Honesty about the Stimulus

On August 6, Christina Romer, the chairman of the President's Council of Economic Advisers, gave a talk entitled "So, Is It Working? An Assessment of the American Recovery and Reinvestment Act at the Five-Month Mark." The reference of course is to the $787 billion stimulus that Congress, at the urging of the Administration, enacted last February.

Romer answers the question in her title: "Absolutely." And despite the reference to "five months" in the subtitle, her focus is on the second quarter of 2009 (April, May, and June) and her claim is that the stimulus had a dramatic effect on output and employment during that quarter. I do not think her analysis is responsible, and I am concerned with the fact that academic economists, when they become either public officials or public intellectuals (like Paul Krugman), leave behind their academic scruples. (This is one of the themes of my book Public Intellectuals: A Study of Decline [2001])--and Krugman was one of my examples of the phenomenon.)


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Let me make clear at the outset that I support the stimulus, though I wish it had been better designed. I support it for two reasons. The first is that, given the state of panic of the economy last winter, and the limited efficacy of the measures already taken to arrest the economic plunge--the expansion of the money supply and the bailouts of the banks and the two failing automobile manufacturers (Chrysler and GM)--the government had to make a dramatic commitment to try all means of arresting the plunge. It could not just say, "We've tried everything we think might work; it's not working; so we'll just have to tough it out." That would have been destructive of business and consumer confidence, and would have accelerated the downward spiral that many thought could have brought the economy to the depths it reached in the 1930s depression.


Second, there is a pretty good theoretical case, and some empirical backing, for deficit spending on public works as a means of combating a depression. Output (GDP) is the sum of personal consumption expenditures, investment (including savings), and government expenditures. When personal consumption expenditures and investment decline, so that (if government expenditures are constant or falling) total output declines, which in turn results in layoffs, which further reduce income and therefore output, thus triggering a downward spiral, an increase in government expenditures can arrest or at least slow the downward spiral by replacing some of the decline in private consumption and investment.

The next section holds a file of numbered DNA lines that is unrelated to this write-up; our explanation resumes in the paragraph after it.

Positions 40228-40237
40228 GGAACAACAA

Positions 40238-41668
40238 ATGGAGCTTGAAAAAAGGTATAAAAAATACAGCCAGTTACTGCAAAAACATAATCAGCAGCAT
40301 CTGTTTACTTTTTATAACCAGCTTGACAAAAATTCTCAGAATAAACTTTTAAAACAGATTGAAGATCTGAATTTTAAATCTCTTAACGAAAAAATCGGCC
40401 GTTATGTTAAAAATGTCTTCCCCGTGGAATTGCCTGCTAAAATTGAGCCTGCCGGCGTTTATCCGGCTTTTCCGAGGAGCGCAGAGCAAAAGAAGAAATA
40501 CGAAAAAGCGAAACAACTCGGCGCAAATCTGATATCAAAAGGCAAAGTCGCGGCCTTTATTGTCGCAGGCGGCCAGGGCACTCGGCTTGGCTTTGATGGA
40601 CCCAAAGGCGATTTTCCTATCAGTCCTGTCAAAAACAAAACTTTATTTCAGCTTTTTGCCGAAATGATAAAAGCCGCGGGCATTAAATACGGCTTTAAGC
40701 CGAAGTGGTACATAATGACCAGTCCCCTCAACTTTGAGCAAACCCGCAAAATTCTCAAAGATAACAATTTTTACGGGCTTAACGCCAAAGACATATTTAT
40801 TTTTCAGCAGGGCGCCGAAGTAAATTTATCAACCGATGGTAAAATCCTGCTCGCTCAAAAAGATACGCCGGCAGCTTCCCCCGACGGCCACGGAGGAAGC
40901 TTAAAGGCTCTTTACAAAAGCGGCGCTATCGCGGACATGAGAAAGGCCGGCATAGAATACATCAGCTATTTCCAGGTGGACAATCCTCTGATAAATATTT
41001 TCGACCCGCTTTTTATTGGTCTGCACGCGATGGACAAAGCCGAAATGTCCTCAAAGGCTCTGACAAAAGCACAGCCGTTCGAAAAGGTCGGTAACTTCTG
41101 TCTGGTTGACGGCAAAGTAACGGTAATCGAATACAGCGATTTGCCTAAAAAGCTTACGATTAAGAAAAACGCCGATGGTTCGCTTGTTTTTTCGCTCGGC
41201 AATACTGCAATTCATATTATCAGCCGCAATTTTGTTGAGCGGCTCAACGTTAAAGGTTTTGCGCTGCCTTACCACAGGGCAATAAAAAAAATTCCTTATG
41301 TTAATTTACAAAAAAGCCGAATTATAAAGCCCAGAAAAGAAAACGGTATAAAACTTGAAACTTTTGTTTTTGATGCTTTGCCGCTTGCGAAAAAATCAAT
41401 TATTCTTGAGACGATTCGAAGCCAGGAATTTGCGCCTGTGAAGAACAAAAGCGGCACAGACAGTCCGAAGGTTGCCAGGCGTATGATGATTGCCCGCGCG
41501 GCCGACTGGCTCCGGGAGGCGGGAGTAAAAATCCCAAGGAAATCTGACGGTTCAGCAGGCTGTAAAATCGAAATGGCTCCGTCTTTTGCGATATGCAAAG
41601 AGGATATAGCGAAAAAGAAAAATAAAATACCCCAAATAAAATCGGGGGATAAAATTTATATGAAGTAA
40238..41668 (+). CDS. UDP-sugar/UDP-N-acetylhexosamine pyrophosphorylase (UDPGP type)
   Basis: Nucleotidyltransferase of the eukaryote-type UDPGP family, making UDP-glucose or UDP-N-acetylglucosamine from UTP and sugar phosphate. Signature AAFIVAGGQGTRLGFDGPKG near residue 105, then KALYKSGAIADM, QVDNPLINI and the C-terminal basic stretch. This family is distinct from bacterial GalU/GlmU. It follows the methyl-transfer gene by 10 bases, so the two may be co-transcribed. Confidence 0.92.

Of course it's necessary to consider the impact of those increased expenditures, and the debt burden they impose on the government, on private consumption and investment. The impact on consumption is likely to be positive: if government "buys" new highways and thus employment in construction rises, the resulting increase in total wages will translate into an increase in consumption expenditures, though some of the wages will be saved rather than spent. The impact of the public-works program on investment is more complicated. But suppose, plausibly in a serious economic downturn such as the one that we're in at present (and that was even more serious back when the stimulus bill was enacted), that a great deal of investment is in the form of passive savings, such as demand deposits and Treasury securities, because people and companies are anxious about their economic prospects, and they want safe savings, rather than savings that would be at risk because invested in entrepreneurial projects. (In other words, "liquidity preference" has risen.) These passive savings are economically inert--even bank deposits, when banks are reluctant to lend, as they are, and demand for loans is down, as it is, so that, for both reasons, increased deposits do not translate into significantly increased lending to businessmen. By selling Treasury securities to finance a stimulus program, the government transforms inert private savings into expenditures on projects that result in more jobs and so higher incomes and consumption. It can borrow the passive savings of fearful hoarders because there is no risk of the government's defaulting.